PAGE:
The name won’t change, but some very significant things could now that the 88,900-acre Valles Caldera National Preserve is transitioning from a trust under the auspices of the National Forest Service to a National Park Service property. The park became the 18th national park preserve on Friday as part of a public lands bill passed with the National Defense Authorization Act (NDAA).
“The board is very pleased with the passage of the bill that will safeguard the Valles Caldera as a national park preserve, keeping intact such programs as grazing, hunting, allowing increased access to the public while still preserving it and all the tribal sacred sites and the ability to work with tribes,” said Kent Salazar, chair of the Valles Caldera Trust Board.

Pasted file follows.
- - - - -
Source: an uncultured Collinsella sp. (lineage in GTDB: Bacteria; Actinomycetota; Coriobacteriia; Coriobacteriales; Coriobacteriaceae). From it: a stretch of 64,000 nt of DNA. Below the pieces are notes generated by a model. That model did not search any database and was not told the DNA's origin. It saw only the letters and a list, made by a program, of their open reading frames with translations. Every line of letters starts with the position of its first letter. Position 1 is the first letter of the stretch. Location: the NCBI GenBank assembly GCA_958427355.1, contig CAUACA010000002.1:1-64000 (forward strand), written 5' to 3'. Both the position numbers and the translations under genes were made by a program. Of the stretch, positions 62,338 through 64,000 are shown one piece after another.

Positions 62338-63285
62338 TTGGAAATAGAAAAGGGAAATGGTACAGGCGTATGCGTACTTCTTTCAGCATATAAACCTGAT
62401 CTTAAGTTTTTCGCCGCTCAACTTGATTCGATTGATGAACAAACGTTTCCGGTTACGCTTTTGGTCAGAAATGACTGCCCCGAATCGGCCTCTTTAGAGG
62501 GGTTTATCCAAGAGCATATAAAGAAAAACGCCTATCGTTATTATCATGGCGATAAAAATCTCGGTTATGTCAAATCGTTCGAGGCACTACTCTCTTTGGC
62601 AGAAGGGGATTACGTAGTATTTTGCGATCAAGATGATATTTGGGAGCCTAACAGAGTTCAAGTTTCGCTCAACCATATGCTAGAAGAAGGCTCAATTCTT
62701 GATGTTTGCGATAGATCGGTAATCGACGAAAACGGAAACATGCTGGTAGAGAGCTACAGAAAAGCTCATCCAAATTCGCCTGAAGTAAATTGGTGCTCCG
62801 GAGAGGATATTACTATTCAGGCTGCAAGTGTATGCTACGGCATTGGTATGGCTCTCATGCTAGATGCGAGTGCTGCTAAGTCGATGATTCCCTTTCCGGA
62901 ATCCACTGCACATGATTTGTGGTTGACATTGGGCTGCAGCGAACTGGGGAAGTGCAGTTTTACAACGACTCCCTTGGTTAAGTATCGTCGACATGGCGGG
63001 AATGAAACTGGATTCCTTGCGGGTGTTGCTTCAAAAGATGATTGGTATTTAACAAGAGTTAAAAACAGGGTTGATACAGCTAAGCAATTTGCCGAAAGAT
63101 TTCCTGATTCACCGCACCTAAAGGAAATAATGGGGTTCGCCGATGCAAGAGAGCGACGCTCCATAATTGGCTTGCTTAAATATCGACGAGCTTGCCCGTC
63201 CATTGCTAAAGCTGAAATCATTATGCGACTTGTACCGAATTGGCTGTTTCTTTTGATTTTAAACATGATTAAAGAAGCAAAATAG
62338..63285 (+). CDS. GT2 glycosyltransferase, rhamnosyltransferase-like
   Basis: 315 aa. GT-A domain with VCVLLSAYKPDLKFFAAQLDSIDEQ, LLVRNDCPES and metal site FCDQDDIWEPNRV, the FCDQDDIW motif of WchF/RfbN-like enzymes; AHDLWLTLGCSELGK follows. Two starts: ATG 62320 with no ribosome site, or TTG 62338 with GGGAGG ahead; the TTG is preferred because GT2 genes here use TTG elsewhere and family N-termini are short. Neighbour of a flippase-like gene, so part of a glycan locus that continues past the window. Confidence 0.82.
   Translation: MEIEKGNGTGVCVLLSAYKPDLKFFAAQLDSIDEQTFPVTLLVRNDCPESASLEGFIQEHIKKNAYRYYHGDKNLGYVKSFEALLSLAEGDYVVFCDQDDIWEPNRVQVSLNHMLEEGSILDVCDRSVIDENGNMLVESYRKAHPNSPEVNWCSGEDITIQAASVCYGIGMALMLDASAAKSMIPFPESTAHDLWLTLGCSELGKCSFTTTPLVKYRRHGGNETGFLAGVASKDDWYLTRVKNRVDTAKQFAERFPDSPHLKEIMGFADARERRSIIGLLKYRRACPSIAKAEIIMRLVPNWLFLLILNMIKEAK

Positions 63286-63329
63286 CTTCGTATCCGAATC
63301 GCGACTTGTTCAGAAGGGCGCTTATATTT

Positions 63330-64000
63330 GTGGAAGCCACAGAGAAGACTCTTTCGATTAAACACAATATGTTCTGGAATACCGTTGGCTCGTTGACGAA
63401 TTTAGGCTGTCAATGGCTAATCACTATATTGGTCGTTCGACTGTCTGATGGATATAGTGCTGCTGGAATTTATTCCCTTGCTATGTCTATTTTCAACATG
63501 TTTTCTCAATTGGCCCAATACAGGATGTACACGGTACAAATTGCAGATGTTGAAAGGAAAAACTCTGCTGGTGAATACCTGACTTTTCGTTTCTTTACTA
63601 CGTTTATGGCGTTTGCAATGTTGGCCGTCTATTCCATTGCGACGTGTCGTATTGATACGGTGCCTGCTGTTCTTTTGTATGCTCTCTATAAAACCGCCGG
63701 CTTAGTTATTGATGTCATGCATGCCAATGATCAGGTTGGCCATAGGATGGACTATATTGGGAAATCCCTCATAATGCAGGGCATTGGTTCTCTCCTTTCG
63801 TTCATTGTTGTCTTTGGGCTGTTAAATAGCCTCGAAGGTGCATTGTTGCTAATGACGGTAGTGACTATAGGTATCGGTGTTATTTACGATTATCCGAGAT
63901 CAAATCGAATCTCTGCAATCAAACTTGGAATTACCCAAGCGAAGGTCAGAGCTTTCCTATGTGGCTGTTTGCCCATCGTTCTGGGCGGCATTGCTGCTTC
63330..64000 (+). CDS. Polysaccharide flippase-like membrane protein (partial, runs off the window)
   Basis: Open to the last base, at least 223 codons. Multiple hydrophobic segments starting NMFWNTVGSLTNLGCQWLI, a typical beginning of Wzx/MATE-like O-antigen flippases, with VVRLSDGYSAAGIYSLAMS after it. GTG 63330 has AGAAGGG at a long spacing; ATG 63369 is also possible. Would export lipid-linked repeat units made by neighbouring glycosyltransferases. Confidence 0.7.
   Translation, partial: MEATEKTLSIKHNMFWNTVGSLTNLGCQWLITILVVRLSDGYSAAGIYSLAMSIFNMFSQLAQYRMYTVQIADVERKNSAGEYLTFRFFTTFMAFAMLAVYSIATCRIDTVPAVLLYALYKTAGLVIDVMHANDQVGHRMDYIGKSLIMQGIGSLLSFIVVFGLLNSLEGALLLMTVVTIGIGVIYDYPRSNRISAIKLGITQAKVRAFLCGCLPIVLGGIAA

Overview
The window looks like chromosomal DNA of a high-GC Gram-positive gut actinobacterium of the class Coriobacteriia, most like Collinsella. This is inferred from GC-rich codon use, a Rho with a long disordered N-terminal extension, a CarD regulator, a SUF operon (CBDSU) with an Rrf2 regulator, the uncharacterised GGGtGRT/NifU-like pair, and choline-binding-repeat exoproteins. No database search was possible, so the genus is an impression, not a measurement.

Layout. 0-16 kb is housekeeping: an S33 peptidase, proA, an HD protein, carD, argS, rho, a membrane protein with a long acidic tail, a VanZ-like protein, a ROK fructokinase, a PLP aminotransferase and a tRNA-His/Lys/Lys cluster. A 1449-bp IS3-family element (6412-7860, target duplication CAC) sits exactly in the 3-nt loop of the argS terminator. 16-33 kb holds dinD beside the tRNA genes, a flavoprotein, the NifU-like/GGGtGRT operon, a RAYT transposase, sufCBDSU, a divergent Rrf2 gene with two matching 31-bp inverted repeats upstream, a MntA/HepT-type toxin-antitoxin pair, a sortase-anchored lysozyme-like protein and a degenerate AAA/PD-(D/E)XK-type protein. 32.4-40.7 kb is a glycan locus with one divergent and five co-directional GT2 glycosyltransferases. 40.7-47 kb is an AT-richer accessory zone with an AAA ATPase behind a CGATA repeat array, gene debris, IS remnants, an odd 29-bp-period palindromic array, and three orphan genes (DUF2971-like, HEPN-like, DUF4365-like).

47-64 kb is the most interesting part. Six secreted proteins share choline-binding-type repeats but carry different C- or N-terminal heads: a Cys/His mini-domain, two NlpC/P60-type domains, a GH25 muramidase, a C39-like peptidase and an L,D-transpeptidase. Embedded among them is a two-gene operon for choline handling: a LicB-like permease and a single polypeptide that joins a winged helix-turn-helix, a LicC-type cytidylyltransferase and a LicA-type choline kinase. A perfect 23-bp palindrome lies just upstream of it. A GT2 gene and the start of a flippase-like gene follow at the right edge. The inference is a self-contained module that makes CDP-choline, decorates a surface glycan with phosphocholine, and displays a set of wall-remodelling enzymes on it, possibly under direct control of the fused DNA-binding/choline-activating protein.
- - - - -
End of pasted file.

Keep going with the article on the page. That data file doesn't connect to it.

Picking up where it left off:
“So we’re very pleased that it’s transitioned to a permanent preservation of this area, which is a magnificent gem of national land. We’re also committed to making a vey seamless transition with the park service.”
The preserve status means several significant things will not change.
The legislation, first introduced by then-Sen. Jeff Bingaman and now sponsored by Sens. Tom Udall and Martin Heinrich (all D-N.M.), requires that hunting, fishing and grazing continue, along with recreational access.